Claim and counter-claim continue to muddy the waters around the issue of MP3 player royalties.
In an email, Ogg Vorbis author Christopher Montgomery angrily castigated The Register and NewsForge for taking Thomson's assurances at face value, and insisted the licensing terms posted a threat to developers. The removal of explicit exemptions put free software players at risk of decoder fees, he insisted:
"The published license does not match this claim," he writes. "When the legalese doesn't match the press releases, you have to believe the legalese. Honestly, I expect Thomson to rectify the inconsistency according to their claims. However, that inconsistency clearly exists today, and it *is* a big deal."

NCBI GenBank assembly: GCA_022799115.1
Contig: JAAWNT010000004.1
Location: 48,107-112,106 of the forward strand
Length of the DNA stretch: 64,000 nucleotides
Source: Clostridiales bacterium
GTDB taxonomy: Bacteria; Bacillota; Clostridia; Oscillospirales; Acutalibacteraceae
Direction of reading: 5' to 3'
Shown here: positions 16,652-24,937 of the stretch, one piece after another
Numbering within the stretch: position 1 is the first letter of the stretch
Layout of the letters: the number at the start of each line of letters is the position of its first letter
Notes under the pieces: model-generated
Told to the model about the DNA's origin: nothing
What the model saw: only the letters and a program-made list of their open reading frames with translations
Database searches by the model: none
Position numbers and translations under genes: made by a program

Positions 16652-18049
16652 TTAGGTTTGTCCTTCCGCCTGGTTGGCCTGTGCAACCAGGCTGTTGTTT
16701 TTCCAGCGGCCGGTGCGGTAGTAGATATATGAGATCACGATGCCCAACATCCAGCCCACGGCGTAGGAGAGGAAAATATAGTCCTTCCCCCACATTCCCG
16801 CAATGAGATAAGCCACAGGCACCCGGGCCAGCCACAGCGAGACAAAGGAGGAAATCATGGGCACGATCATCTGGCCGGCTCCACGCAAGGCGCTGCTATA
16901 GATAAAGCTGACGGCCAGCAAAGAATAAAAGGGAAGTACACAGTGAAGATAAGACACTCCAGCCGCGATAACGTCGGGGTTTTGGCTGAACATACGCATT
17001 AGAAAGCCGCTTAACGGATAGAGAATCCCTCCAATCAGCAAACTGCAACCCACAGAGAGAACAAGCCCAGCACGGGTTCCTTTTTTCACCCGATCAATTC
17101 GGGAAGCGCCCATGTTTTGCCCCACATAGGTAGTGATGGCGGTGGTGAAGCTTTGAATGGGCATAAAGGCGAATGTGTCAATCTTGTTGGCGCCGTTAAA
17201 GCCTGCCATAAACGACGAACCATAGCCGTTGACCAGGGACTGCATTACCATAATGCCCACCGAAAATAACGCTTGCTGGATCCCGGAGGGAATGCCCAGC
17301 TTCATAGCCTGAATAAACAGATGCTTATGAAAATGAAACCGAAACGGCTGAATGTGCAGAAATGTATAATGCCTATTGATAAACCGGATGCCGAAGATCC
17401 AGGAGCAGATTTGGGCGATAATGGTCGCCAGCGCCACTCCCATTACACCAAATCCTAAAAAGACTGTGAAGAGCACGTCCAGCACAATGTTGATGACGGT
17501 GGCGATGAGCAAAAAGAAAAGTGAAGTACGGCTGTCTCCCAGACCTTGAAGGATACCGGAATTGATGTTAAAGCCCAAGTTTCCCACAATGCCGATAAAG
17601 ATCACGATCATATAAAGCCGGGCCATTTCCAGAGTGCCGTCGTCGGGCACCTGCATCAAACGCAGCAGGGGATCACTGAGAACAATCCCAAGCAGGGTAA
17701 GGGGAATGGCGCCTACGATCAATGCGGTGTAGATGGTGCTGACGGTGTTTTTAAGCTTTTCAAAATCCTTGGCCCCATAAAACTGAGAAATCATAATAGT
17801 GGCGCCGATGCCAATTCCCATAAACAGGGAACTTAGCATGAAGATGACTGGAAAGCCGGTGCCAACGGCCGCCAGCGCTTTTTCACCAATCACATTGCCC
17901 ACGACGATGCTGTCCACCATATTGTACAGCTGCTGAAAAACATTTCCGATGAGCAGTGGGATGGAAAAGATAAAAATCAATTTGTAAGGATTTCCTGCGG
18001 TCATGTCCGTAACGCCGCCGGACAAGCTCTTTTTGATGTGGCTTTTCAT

Montgomery, who works for the Xiph.org Foundation, which develops the royalty-free MP3 rival, denies raising the decoder royalties as a publicity stunt,
"We had nothing to do with the Slashdot brouhaha. I was in the middle of a vacation running sound in a Sondheim show when it broke. The letter Emmett [Plant - CEO of Xiph and former Slashdotter] Ogg Vorbis posted was a *response* to the scare," he told us.
Red Hat and Sun Microsystems dropped MP3 decoding from their offerings last week; with Sun removing MP3 encoding and decoding from
version 2.1.1b of the Java Media Framework, explaining "If and when licensing issues can be resolved, we plan to return MP3 functionality back to JMF."
While Thomson insists there's been no change in policy - and you have to ask "since when?" - developers will continue to be concerned unless the software exemption for ""freely distributed software decoders" is made explicit.
Thomson might not have changed its policy practice, but it's given itself the leverage to do so in the future. ®